The cast of the show is great. This series is Raymond Burr's only starring role over radio. Usually he played heavies, but he shines as the experienced, sly, and Indian-wise hero. He's ably supported by Moyles, the former star of Rocky Jordan Vic Perrin as the veteran enlisted man Sergeant Gorce, and Harry Bartel as the green Lieutenant Siberts.

With such a talented cast, Director Norm Macdonnell was able to do some interesting things. For the first half of the series, Quince was constantly cutting down the inexperienced naivete  of Siberts until Daggett called Quince out and said he was going to ruin Siberts, which forced Quince to address his own bad attitude and get Siberts to feel free to relax. This was really not the type of topic you'd see discussed with two ongoing characters a series in the 1950s.

However, the show dealt with a lot of very human issues, not all of them dark and serious. There were the humorous episodes that brought lighter touch. What made them work well was that these humorous shows were not thrown in randomly. They'd often come before  a very dark and serious episode,  as if to deepen the emotional impact of the next week's show.

Like many shows from the mid-1950s, the programs that survive are in wonderful condition, making for great listening.

The full run was done by Andrew Rhynes as a podcast over at the Old Radio Westerns and is definitely worth a listen.

Rating: 5.0 out of 5.0 stars.

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28Sep/130

Radio Drama Review: The Thinking Machine

The period between Sherlock Holmes and the coming of iconic characters such as Hercules Poirot, Nick Charles, Philip Marlowe, and Nero Wolfe is littered with a series of mostly forgotten detectives. One of these Professor Augustus S.F.X. Van Dusen created by Jacques Futrelle. Van Dusen appeared in one novel and fifty short stories between his creation in 1905 and the tragic death of Futrelle aboard the board the Titanic in 1912.  Colonial Radio Theatre has brought Van Dusen back to life in its new series, The Thinking Machine.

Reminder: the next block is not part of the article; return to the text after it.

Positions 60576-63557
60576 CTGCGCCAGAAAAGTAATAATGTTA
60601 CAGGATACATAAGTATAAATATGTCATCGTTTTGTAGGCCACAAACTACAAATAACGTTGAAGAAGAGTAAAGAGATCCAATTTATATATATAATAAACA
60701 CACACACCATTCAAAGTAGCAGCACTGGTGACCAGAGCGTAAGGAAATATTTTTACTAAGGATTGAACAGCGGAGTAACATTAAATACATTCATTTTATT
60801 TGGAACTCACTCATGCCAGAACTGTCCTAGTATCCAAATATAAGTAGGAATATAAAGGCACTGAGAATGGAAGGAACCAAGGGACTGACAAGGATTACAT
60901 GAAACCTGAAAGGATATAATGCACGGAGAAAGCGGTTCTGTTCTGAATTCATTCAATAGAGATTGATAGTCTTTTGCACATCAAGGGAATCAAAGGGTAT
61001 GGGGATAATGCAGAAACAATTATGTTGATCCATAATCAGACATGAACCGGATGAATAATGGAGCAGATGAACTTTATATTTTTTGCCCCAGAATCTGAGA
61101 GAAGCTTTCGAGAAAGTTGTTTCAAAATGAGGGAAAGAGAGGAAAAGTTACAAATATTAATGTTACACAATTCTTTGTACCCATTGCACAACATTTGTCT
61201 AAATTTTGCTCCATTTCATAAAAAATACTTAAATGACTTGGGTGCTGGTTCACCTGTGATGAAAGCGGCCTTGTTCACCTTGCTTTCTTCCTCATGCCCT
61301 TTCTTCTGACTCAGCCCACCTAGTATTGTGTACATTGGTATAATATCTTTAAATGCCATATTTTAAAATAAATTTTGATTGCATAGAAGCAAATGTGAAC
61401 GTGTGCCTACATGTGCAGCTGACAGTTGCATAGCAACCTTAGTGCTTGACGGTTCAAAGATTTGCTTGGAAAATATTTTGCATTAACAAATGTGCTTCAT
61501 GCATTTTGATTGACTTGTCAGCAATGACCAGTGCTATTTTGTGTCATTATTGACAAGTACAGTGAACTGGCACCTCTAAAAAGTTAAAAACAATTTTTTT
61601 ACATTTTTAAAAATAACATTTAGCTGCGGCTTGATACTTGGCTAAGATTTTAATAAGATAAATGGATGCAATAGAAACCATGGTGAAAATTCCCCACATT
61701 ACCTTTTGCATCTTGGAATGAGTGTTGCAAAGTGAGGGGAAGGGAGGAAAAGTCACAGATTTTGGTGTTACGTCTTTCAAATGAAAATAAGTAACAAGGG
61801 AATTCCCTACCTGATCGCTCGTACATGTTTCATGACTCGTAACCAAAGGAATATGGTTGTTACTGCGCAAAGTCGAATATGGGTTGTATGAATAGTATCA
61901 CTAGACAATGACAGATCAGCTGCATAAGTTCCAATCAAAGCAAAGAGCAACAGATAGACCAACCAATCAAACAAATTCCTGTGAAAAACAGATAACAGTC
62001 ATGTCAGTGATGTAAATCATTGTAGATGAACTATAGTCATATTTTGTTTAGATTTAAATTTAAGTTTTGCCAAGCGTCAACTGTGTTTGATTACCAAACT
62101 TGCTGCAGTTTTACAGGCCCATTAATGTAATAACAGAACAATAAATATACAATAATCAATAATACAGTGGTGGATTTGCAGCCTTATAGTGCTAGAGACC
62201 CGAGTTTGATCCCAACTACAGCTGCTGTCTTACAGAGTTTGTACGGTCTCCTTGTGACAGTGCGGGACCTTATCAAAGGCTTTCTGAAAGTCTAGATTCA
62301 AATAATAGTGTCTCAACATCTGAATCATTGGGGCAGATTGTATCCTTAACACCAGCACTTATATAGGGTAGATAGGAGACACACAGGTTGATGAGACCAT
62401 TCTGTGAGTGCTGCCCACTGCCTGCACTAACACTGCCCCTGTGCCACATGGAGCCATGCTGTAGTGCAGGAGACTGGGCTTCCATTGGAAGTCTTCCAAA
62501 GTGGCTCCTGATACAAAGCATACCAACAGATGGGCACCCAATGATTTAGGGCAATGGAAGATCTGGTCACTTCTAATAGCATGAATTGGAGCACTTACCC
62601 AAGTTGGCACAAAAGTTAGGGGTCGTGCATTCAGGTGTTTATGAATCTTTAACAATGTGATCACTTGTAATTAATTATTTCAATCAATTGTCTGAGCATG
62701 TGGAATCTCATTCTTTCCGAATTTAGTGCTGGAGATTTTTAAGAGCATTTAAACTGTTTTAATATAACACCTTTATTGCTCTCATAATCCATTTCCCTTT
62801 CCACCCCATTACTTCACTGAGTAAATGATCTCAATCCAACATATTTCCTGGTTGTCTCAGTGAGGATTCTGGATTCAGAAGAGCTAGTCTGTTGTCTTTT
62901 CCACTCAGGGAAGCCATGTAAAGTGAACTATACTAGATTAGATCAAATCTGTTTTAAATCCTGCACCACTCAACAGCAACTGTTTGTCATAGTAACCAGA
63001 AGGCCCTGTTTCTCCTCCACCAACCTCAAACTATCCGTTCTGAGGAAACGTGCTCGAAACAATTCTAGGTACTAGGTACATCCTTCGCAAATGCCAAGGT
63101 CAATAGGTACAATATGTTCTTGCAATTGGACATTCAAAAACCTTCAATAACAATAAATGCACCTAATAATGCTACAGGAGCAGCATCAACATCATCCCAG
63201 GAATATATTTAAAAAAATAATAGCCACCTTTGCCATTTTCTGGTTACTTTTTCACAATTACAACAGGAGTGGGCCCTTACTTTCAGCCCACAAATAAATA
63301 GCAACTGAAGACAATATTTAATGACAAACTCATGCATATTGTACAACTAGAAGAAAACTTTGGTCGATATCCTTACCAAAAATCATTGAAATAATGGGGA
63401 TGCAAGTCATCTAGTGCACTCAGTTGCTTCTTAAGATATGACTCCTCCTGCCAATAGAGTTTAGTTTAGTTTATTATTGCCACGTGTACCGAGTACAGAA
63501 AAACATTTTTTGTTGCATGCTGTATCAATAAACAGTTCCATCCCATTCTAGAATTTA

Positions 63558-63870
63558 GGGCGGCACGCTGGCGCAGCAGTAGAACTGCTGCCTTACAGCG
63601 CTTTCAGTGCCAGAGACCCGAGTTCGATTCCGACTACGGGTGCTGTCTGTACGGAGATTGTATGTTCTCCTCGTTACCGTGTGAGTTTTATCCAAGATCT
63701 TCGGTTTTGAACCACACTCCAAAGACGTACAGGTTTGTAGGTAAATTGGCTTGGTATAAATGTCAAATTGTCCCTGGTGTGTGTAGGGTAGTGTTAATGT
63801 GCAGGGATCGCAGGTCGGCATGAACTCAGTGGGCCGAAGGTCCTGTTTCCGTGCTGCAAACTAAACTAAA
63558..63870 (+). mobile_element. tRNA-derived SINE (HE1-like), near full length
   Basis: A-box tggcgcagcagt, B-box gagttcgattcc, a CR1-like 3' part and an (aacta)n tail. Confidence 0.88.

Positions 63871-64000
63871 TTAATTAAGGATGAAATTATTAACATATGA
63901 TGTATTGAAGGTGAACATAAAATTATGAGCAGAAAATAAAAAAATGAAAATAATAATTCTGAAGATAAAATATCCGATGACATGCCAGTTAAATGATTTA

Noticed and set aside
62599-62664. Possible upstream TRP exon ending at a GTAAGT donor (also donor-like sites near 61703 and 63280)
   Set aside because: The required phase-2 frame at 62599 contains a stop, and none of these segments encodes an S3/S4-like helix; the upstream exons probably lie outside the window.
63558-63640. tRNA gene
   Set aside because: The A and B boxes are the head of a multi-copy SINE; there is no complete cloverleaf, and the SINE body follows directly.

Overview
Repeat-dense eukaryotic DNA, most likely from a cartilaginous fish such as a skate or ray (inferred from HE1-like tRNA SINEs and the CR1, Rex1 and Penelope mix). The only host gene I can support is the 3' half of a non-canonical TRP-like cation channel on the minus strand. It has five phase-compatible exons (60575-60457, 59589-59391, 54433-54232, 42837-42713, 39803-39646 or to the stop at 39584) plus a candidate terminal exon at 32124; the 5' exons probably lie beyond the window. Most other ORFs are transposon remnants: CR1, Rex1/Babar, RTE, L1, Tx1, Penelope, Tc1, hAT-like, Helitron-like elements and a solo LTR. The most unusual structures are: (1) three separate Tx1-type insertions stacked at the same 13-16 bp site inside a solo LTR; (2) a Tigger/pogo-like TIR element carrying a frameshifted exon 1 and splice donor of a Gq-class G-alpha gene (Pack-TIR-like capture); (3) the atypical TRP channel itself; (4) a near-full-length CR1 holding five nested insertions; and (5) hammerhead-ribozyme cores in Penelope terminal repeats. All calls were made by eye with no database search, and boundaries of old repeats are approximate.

In the early 20th Century were viewed primarily as puzzles and the two mysteries in the first volume of stories released by Colonial falls firmly into this category and they're quite good puzzles: "The Problems of Dressing Room A" deals with an impossible disappearance from an actress from backstage during a performance in attire that could hardly be worn on the street. The second, "The Phantom Motor" deals with a motor car that impossibly disappears when passing between two police officers across a road known as, "The Trap."

Professor Van Dusen (Lincoln Clark) is a genius (which he'll gladly let you know) but he is not a detective. His process for solving mysteries is not so much deduction as thinking through the problem and finding a way to the solution. That's one of the great highlights of the stories is how Van Dusen and newspaper reporter Hutchinson Hatch will hash out nearly all conceivable solutions with incisive and clever logic. Then Van Dusen thinks through a way to find the solution that most of the professionals have missed.

If there's a downside to the production, it's this: Van Dusen, like  many amateur detectives during this period,  knew they were smarter and better than you and had no qualms about letting others know it. In the early 20th century, readers were kind of tolerant of this as long as the detective  got the job done.  We live in an age where really don't like people being better than us, and we certainly don't like them making a point of it. Hercule Poirot has this problem to an extent but he makes up for it with a ton of charm. Van Dusen has no such endearing qualities. With Clark's solid acting, the character could grow on listeners, but with only two mysteries in this first set, it's kind of hard to gauge how successful he could be.

However, Clark ad the rest of the cast are solid, showcasing the high production values I've come to expect from Colonial Radio Theater. Overall, these are well- acted well-produced puzzle mysteries that's worth a listen particularly if you're curious about forgotten detectives of the early 20th cenury.

Rating: 3.75 out of 5.0

Disclosure note: The reviewer received a free review copy for an honest review of this production.

The Thinking Machine is available as an audible download here.